by Laura Rodley
Jaap Molenaar co-owns Pioneer Gardens in Deerfield, MA. He emigrated from Holland in 1988, bringing the inherent Dutch passion for flowers with him. Perennials are his middle name. He grows perennials that can handle eight different climate zones for nationwide distribution to wholesale growers that are shipped year-round. They also ship to lower Canada and Quebec.
The farm was started in 1992 with Arjen Vriend. A successful business comes with many responsibilities beyond producing healthy plants. He must manage his workers, their healthcare and the intricacies of tax laws, which he discussed with Rep. Stephen Kulik last fall.
There are three acres of greenhouses with young plant plugs, 30 acres of field plants and 30 acres of cover crop. It is the love of producing superior plants and the loyalty of his workers that sustain his business. “The profit margins are low in the nursery business,” said Molenaar.
He employs 40 people year-round, with another 10 to 15 that are seasonal. He needs people willing to work. Much of what is required is skilled labor with site specific skills, including running the greenhouses’ climate control computers. “We are fortunate enough to have 40 full-time workers. We are trying to get local people but that comes with challenges,” as many locals don’t answer the call or advertisements to work on farms. So, he hires seasonal workers.
Some workers have returned for 10 to 22 years. “We need that. It’s knowledge based,” he said. “What we would like to see is that these people come back and we do not have to train the workers every season. My biggest worry when spring is coming is can I find people,” he said. This past spring, he interviewed 50 people, hired 12 and got eight that are still working there.
Healthcare is another issue. Fifteen years ago, premiums for workers’ heathcare per month cost $175 per employee. Now it costs $450 and necessitates more paperwork. “Health care insurance is not my business. I want to run my farm, that’s all I want to do,” he said.
“All my land is under APR (Agricultural Preservation Restrictions). Without APR, I couldn’t be a farmer. We know the heavy pressure for development here,” he said, as his land in Deerfield planted in acres of perennials is considered prime development land.
The plants are also grown in two styles of greenhouses, either open roof or peak vented to handle snow. New England winters easily deliver up to two feet of snow.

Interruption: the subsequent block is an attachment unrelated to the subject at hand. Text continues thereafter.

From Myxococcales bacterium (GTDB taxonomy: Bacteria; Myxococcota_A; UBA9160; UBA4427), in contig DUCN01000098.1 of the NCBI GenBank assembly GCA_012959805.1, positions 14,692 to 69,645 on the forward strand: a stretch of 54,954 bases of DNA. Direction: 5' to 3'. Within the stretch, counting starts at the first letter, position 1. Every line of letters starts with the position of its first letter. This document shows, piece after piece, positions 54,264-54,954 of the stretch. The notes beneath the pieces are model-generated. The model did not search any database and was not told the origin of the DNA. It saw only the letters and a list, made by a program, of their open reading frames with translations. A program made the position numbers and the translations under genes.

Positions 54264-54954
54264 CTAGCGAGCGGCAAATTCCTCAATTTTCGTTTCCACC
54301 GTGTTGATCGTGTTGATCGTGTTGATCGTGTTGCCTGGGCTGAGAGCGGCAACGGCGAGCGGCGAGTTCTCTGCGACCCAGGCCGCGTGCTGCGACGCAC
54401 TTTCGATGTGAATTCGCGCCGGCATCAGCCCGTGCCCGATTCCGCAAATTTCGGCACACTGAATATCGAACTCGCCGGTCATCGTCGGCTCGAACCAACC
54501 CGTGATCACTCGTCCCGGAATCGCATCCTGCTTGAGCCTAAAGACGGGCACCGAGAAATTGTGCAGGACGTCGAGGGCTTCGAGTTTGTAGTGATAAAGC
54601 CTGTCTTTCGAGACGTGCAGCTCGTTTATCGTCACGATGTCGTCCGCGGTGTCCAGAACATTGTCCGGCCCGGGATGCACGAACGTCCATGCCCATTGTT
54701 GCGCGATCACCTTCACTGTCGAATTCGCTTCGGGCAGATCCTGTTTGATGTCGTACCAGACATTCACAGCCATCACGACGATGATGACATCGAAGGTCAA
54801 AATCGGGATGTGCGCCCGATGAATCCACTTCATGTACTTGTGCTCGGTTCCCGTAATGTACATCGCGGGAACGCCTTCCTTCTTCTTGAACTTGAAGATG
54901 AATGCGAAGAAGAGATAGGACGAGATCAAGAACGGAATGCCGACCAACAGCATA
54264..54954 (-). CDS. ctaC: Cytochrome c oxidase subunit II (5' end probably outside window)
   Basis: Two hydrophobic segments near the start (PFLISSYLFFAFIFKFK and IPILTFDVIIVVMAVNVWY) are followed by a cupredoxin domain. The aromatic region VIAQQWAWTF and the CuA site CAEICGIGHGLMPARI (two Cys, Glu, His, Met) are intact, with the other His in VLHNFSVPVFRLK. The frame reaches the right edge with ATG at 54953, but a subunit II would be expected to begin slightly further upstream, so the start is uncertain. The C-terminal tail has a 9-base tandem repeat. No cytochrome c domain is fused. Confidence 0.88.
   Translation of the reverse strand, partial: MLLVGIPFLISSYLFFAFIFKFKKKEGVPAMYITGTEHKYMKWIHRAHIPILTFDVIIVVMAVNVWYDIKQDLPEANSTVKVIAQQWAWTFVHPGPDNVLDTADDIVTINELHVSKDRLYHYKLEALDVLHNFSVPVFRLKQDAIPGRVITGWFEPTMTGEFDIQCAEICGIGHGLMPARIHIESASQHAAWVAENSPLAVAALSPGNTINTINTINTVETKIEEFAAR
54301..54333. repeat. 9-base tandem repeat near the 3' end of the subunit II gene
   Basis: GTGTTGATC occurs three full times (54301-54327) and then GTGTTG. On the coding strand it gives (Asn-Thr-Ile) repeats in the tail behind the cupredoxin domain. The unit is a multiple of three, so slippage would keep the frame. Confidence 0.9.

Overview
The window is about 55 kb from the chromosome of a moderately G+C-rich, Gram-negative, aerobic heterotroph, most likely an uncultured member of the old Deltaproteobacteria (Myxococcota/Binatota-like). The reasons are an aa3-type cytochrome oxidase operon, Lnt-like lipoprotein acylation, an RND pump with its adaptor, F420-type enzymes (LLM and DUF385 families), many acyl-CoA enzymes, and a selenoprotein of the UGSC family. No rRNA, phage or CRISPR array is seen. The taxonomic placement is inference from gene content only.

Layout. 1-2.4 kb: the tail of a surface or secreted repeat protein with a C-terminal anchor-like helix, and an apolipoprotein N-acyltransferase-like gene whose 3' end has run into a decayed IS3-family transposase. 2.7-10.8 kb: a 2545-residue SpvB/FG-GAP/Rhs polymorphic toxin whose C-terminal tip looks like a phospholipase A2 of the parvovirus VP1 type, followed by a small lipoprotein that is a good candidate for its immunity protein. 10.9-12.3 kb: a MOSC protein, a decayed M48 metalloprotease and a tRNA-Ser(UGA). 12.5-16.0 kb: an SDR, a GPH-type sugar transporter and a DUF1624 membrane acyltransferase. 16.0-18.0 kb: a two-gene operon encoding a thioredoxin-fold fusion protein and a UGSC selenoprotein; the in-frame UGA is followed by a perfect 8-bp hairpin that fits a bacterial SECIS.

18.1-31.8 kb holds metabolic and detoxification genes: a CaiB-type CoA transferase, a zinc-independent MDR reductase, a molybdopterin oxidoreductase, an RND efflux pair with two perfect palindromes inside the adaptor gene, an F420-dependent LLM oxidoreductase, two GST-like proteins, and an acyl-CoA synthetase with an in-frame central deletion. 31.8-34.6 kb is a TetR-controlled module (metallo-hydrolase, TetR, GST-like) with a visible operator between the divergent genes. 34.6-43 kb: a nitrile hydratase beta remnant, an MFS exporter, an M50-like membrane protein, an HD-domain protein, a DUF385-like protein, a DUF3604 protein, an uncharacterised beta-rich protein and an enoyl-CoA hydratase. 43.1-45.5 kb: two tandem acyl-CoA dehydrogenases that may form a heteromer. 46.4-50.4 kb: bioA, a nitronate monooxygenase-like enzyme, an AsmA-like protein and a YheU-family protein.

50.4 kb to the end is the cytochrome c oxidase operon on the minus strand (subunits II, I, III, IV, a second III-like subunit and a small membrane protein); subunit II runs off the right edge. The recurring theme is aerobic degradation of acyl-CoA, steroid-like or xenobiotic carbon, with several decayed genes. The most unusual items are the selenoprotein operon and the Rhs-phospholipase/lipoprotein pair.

He utilizes integrated pest management and beneficial insects. He grows daylilies that are inherently susceptible to thrips, but hasn’t sprayed for them because beneficial insects and host plants of beneficial insects have been planted throughout the fields. In the greenhouse, there are host plants that deter pests and he buys new beneficials each week, including beneficial Steinernema feltiae nematodes that are mixed with water and sprayed on to control different stages of the thrips’ life cycle and fungus gnat larvae. They consult with UMass, UConn and UNH, and likewise, his head growers are consulted and participate in grower panels at conferences.
A superior watering system is crucial. “If you don’t water this greenhouse for two days, you are done,” he said. Inside the greenhouse, they use ebb and flood benches which prevent foliar diseases and collect all the runoff water to reuse it. As a water source, the roof runoff water gets collected into storage tanks. “In a good year, we only had to recharge out of the river only once. We rely on rainwater most of the year. A one inch rainstorm produces 27,000 gallons per acre of roof.”
Another aspect of farming that Molenaar discussed with Kulik was the existing tax valuations on land under Chapter 61A. “The 61A local tax is confusing. They tax you on the value of the crop. I don’t agree with basing it on the value of the crop. They should base it on the value of the land like all other properties are valued at the current value of the property, not by the revenue of a store or a business or rent charged to tenants.”
Meanwhile, he remains busy producing perennials, as commercial growers and landscapers are already planning ahead for next year’s purchases.
What he likes best about his farm is “always trying to grow crops better, more sustainable and profitable with enthusiastic and dedicated employees.” What has been the most rewarding is being able to watch crop cycles and younger employees making a difference within the company.
The most surprising is that there are “always new challenges. You think you know how to grow a crop and many things surprise us over and over.”
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